What a bad transition would look like

  • Share
  • Read Later

So now we get a presidential transition, one that is likely–given the fragile state of the financial system and the economy–to pose challenges unlike any we’ve seen in decades. Challenges similar, although as yet far less severe, to those that faced Herbert Hoover and Franklin Roosevelt during the long, horrible handoff of 1932 and 1933.

That was probably the worst presidential transition ever. It was also the last transition to go on for more than four months. Congress had in early 1932 already approved a Constitutional amendment to moveĀ  Inauguration Day to January. But the necessary number of states (in those days it was 36) didn’t get around to ratifying it until Feb. 6, 1933–too late to move FDR’s inauguration up from March.

And so the country backpedaled, after what had seemed to be the beginnings of an economic recovery in the summer of 1932, into the single worst stretch of the Great Depression. Banks failed by the hundreds, unemployment rose sharply, price deflation was rampant. Hoover blamed the economy’s problems on fear of the incoming administration. FDR didn’t say much at all. As Susan Estabrook Kennedy wrote in The Banking Crisis of 1933:

Like Abraham Lincoln, he saw no reason to underwrite the programs of the defeated incumbent or to dissipate his own mandate by forecasting his reactions to events still four months in the future. Therefore, he reserved himself for March 4, remained a private citizen, and left the governance of the nation to Hoover. …

Hoover’s tenacious belief that Roosevelt was responsible, however, prevented him from either taking an active role during the interregnum or questioning his own policies in their effect on public confidence. Hoover knew that the voters had rejected him and felt that all energy now belonged to his more popular successor; therefore, he never considered vigorous action on his own to counteract the economic slide.

Somehow I don’t think things will be nearly as bad this time, in part because President Bush has already outsourced economic and financial policymaking to the trio of Hank Paulson, Ben Bernanke and Sheila Bair–meaning that we’re unlikely to get the sort of outgoing-president/incoming-president standoff that paralyzed Hoover and FDR. Paulson, while certainly controversial in his own right, is not closely associated with the economic policies of the current administration and seems more than willing to do whatever he thinks he needs to do and make deals with whomever he thinks he needs to make deals with. He’s also spent a good amount of time on the phone with Obama over the past month or so–meaning that they already have a working relationship. Bernanke and Bair, while Bush appointees, aren’t part of the administration, and will continue to serve under President Obama. Bernanke won’t be up for reappointment as Fed chairman until January 2010; Bair’s term doesn’t run out until mid-2011.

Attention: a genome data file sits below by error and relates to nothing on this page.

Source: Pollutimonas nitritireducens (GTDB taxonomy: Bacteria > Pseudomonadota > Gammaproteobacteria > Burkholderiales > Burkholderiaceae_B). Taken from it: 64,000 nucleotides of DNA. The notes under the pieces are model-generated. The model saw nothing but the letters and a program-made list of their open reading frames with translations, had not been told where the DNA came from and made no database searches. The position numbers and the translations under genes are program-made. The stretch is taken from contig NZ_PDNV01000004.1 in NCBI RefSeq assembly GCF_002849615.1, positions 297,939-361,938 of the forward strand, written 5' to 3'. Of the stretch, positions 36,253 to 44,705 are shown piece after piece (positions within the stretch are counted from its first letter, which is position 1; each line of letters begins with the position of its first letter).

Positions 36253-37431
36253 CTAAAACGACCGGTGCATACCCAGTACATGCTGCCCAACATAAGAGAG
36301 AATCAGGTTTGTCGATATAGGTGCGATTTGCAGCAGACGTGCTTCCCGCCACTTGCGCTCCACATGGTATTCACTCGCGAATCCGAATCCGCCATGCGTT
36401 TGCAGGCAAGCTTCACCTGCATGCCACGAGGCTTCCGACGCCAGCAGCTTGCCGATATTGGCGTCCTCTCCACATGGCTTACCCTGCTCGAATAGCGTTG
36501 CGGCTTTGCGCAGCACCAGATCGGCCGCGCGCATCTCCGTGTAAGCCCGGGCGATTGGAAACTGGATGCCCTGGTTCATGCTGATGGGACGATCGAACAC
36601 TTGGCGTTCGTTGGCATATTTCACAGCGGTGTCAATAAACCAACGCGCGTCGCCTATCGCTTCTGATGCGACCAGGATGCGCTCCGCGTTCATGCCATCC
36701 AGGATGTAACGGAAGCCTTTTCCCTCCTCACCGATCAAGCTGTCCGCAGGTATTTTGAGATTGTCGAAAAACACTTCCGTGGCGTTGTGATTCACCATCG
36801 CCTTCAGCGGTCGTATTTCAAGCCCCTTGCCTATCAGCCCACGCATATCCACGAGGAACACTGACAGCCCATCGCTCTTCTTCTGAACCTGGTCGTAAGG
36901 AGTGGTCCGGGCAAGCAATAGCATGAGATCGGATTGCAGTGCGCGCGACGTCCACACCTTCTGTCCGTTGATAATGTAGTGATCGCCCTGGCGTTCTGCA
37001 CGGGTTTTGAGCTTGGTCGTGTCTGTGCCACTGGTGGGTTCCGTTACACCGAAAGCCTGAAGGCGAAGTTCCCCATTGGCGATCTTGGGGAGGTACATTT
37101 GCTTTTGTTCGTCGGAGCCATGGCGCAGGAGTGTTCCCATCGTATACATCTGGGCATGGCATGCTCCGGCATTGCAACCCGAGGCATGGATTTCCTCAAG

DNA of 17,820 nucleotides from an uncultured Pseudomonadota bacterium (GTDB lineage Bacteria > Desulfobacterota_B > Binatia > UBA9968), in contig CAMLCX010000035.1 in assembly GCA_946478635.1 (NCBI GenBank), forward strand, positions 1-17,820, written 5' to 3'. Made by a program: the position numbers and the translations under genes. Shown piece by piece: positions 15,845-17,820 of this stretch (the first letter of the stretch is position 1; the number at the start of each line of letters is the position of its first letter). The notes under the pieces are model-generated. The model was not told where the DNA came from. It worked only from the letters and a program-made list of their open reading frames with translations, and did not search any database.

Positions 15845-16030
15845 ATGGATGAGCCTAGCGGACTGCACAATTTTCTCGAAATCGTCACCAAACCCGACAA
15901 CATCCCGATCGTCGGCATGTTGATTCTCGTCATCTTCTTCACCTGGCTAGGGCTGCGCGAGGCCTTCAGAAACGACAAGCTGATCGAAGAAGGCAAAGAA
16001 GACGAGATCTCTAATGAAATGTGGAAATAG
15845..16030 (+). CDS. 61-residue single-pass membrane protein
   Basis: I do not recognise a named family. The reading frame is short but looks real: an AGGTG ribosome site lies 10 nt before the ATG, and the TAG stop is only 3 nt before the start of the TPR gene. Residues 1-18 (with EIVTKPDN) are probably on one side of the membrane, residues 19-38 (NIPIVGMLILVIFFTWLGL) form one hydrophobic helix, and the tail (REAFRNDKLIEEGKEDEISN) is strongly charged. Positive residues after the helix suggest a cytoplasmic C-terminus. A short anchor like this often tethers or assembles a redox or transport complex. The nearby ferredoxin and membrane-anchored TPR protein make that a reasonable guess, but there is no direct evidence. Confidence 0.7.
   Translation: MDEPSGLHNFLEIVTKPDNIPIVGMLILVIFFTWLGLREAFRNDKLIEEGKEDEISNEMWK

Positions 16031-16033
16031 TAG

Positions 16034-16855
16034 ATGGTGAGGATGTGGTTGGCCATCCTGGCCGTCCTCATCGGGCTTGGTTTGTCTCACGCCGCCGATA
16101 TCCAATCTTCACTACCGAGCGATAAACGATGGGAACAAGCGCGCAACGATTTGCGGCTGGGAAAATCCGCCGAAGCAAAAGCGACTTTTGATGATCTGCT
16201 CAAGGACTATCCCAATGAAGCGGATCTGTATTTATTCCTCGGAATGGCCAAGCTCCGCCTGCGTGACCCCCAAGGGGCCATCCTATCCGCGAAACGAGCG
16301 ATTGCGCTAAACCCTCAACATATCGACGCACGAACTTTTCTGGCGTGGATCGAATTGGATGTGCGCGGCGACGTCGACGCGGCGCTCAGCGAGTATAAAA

Meanwhile, the president-elect seems to be on pace to choose his whole cabinet within a couple of weeks. One of the likeliest candidates for Treasury Secretary is a guy, New York Fed President Tim Geithner, whom I could have listed above as a member of the team that Bush has outsourced economic and financial policymaking to (but chose not to because I wanted to save him for this paragraph). Bair too has been mentioned as a possible Treasury choice.

I think part of what’s going on here is that, at least when it comes to crisis-fighting, there is not a huge partisan divide over what should be done. Then again, that was at least partly true by the latter days of the Hoover administration: The bank rescue plan that FDR implemented in the first weeks of his presidency had been drawn up by Hoover’s last Treasury Secretary, Ogden Mills. Hoover simply chose not to act upon it. Bush could still choose to behave the same way.

But New Deal reforms enacted later in 1933–the creation of the FDIC and a reorganization of the Federal Reserve that gave the chairman much more power–have at least ensured a continuity in financial policymaking that was absent back then. Which is probably a very good thing.

Still, the next couple of weeks should be extremely interesting. Will Obama play any kind of role in Bush’s planned G20 economic summit? Will Bush be willing to sign an economic stimulus package that doesn’t revolve around tax cuts?

Finally, there was talk in some circles in November 1932 that Hoover should appoint FDR Secretary of State, then resign (and get his vice president to resign), so the president-elect could take charge immediately. The Presidential Succession Act of 1947, though, put the House speaker and Senate majority leader ahead of the Secretary of State in the line of succession, so that would be awfully difficult to manage today. But it would be highly entertaining if they tried. Especially for President Pelosi.